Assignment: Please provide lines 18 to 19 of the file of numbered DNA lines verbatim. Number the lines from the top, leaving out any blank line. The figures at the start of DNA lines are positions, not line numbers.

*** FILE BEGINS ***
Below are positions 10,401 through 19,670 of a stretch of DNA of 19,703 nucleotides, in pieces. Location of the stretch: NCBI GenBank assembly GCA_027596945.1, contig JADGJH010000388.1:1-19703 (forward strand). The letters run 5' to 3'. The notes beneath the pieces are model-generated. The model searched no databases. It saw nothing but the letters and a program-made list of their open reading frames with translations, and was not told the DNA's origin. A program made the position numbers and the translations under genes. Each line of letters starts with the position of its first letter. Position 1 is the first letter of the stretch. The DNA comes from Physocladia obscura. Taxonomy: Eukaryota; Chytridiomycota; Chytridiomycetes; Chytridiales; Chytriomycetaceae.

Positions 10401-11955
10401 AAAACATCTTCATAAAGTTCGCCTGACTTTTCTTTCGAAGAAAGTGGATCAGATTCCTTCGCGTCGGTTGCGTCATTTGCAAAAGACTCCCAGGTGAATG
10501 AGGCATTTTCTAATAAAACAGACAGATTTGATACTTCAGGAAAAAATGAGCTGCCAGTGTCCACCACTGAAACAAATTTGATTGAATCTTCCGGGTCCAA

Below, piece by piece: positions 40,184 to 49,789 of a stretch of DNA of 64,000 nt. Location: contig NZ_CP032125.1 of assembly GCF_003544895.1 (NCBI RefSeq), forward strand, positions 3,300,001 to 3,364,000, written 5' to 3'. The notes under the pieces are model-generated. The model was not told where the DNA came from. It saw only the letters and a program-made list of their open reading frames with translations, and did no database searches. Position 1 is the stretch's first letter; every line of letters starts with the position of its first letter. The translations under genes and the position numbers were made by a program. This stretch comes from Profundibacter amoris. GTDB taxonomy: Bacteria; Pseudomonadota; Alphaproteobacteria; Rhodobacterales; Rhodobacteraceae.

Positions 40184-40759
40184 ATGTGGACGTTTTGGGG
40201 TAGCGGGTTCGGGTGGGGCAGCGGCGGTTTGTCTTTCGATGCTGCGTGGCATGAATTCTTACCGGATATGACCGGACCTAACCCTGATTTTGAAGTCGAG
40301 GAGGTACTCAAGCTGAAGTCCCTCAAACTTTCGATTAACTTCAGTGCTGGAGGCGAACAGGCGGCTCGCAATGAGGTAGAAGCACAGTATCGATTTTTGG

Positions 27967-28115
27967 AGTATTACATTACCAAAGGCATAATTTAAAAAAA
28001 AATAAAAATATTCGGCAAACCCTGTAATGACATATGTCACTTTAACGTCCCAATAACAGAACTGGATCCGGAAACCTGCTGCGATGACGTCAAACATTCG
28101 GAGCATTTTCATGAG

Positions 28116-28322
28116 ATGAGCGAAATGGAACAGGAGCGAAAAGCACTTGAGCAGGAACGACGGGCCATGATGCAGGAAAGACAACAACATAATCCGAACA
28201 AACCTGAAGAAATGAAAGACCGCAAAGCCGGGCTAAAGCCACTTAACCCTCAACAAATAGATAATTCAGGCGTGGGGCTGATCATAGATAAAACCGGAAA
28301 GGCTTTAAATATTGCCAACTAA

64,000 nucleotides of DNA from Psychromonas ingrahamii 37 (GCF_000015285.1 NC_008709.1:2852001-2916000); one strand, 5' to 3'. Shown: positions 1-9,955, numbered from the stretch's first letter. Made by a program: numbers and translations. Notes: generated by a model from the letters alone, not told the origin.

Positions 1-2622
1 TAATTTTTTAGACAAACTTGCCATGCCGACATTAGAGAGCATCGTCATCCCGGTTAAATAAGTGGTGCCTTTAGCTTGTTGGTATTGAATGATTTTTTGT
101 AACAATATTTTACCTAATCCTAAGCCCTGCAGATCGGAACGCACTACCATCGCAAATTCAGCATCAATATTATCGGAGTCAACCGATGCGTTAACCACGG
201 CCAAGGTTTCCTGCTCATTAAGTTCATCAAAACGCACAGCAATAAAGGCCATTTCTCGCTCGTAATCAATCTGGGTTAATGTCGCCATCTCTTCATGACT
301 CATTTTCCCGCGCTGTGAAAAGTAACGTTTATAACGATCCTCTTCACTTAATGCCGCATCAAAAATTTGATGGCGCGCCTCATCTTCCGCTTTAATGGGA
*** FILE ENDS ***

64,000 nucleotides of DNA from Psychromonas ingrahamii 37 (GCF_000015285.1 NC_008709.1:2852001-2916000); one strand, 5' to 3'. Shown: positions 1-9,955, numbered from the stretch's first letter. Made by a program: numbers and translations. Notes: generated by a model from the letters alone, not told the origin.

Positions 1-2622